Day By Day© by Chris Muir.

Friday, July 08, 2005

The madman theory -- or, why hasn't America suffered another attack

Peter A. Brown, writing in the OrlandoSentinel asks a question many have asked before -- why hasn't Al Qaeda attacked the U.S. since 9/11. He also offers a whole bunch of really good answers:

[P]erhaps the Bush administration's efforts -- which have raised the hackles of civil libertarians who argue the stepped-up security endangers individual rights -- are working. Its tough stance on controlling foreign visitors to the United States might be worth the perceived insult felt by those overseas, and the loss of revenue for some U.S. businesses. Maybe the Patriot Act, which gave the Justice Department new tools to deal with the flow of money to terrorists and provided investigative powers that drive the American Civil Liberties Union nuts, is worth it. *** Is it possible that the lockup of captured al-Qaeda fighters at Guantánamo Bay might be yielding the type of intelligence that has allowed U.S. security personnel to short-circuit extremist plots? *** Or maybe opposing the U.S. military presence in Afghanistan and Iraq has used up al-Qaeda's men and money, forcing it to concentrate its battle against America there, since those parts of the world are closer to al-Qaeda's home. And there is always the possibility that al-Qaeda has decided that attacking the United States might not be worth the political costs.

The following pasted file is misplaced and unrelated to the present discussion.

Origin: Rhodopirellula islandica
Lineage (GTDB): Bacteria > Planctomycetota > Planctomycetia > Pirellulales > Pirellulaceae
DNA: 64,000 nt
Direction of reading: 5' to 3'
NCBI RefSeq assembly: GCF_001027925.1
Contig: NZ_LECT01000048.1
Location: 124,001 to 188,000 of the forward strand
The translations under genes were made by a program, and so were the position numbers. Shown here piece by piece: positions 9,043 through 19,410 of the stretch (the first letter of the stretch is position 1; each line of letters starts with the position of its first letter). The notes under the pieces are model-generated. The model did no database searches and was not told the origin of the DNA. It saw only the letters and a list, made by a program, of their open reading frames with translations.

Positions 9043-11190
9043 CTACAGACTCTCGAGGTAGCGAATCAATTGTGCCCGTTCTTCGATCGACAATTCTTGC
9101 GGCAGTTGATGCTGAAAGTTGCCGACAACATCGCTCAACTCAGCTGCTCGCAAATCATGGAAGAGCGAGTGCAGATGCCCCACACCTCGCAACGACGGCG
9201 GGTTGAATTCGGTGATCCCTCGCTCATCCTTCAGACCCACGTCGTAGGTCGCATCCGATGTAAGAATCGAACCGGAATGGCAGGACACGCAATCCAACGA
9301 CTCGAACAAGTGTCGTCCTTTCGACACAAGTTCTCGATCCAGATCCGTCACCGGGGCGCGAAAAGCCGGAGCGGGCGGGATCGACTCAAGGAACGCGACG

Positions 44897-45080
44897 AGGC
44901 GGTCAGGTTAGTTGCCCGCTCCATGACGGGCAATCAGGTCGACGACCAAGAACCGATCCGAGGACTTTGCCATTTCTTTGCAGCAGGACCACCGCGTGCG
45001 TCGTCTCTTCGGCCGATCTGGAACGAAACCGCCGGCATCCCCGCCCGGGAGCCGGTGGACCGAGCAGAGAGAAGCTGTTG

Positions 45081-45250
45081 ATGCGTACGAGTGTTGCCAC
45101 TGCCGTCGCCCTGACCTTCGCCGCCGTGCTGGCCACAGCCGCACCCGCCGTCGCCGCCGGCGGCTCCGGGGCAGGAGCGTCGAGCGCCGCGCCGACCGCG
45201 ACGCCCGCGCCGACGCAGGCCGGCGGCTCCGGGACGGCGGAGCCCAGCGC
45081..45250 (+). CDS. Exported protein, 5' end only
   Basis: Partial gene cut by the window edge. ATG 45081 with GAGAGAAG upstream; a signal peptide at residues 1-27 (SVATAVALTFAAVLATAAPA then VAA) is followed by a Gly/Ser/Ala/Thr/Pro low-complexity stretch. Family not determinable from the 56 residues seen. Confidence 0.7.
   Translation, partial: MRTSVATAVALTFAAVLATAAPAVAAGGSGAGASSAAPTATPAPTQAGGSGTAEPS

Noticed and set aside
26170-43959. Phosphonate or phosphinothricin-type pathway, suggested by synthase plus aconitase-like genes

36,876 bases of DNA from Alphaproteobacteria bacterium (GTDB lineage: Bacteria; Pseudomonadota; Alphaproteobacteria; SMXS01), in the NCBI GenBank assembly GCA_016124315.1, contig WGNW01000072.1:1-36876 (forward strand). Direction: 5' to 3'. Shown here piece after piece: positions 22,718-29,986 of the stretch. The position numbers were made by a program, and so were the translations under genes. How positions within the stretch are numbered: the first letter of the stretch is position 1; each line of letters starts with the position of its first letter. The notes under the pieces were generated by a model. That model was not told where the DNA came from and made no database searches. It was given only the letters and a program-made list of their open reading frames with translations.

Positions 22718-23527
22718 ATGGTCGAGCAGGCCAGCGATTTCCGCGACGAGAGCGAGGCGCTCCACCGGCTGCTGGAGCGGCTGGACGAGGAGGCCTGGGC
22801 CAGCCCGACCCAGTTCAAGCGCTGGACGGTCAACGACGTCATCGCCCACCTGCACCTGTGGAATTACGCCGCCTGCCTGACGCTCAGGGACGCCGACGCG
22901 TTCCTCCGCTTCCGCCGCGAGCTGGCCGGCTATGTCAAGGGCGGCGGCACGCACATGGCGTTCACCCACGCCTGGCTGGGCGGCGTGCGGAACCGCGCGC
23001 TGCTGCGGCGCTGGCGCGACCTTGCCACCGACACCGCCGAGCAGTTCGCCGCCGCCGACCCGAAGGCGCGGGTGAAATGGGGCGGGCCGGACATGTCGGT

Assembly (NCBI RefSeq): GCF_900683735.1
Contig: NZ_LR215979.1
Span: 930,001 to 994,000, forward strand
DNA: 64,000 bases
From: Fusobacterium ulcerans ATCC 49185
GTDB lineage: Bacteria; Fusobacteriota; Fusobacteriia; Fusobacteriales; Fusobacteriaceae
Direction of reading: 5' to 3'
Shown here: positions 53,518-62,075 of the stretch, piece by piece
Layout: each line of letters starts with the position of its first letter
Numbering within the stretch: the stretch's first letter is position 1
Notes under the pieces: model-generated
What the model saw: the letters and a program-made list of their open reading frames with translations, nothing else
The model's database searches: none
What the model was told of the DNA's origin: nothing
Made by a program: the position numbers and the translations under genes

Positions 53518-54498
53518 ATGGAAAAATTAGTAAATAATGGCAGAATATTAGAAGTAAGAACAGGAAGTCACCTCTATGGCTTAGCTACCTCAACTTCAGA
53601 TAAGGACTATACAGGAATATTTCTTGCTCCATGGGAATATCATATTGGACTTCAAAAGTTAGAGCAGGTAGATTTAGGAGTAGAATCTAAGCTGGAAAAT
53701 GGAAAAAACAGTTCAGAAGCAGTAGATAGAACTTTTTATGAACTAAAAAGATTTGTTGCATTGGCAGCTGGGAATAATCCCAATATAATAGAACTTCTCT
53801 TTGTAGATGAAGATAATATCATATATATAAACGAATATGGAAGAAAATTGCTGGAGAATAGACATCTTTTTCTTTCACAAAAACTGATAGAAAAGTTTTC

I think there's another explanation that Brown left out. I call it my madman theory, and I've held it since we attacked Afghanistan. I think there's a distinct possibility that Al Qaeda and its fellow travelers buy into the Left's paranoid view of George Bush -- namely, that he's a madman, fueled by religious fanaticism. Al Qaeda understands religious fanaticism. Always before, when it attacked the U.S., the White House was in the hands of rationalists (even Reagan was one), who could be counted on to do the politically wise, often politically correct thing. (In other words, they could be counted on to withdraw, or blow up some remote sheepherder's tent or, if they were Carter, to apologize.) Suddenly, though, there's George Bush, who knows that, while he is not so lacking in sin as to cast the first stone, Matthew preaches "An eye for an eye, and a tooth for a tooth." Now, carrying that perceived fanaticism* to the nth degree, there is a real possibility that, if Al Qaeda strikes big at America, Bush will cast aside all restraint, and strike big at the heart of Islam -- Mecca. Do I really believe Bush will do that? I don't know. (See my footnote, below.) I do think, though, that he has sufficient faith in his faith to allow him to make such a decision. More importantly, I think the fanatic Islamists -- who understand faith driven tactical decisions -- wouldn't put it past him. And that belief on their part really is something as solid to our protection as the border controls, Code Oranges, and Patriot Act. Put another way (and viewing Bush through the Islamist prism), one could say that the mutual deterrence and mutually assured destruction doctrines of the Cold War -- with both sides avoiding war by arming for nuclear destruction -- may well have been replaced by the mutual madman doctrine, with each side delicately poised on the possibility of mutually assured faith driven destruction. --------------------------------------- *I don't perceive Bush as a fanatic. I see him merely as a man of deep faith. UPDATE: Captain Ed doesn't agree with the potential benefits of my "Bush, the madman" theory. I continue to think that, while is was foolish of Tom Tancredo to articulate the possiblity that the US could or would wipe out Mecca, it is useful for the terrorists to believe that their single-minded pursuit of a Caliphate could result in the destruction of one of the locations central to their religion. UPDATE II: A post over at Cheat Seeking Missiles made me realize that, when I said "bomb Mecca" I had a very different idea from the slant being given to Tancredo's "bomb Mecca" statement. I truly wasn't thinking of taking out the whole city, with its huge civilian population. I was thinking of taking out the religious shrine -- kind of a 3 a.m. target bombing with minimal (one hopes) loss of life. To the extent that precise spot is the holy of holies, the threat of that symbolic destruction seems to be a much greater threat to the Islamists than offing a bunch of people, an idea with which the Islamists feel fairly comfortable. And in any event, of course, I don't believe bombing Mecca (civilians or shrine) is a good idea. I just think it's useful that the jihadists -- realistically or not -- might worry that our President is as fanatic as they are and, if push came to shove, might take that step.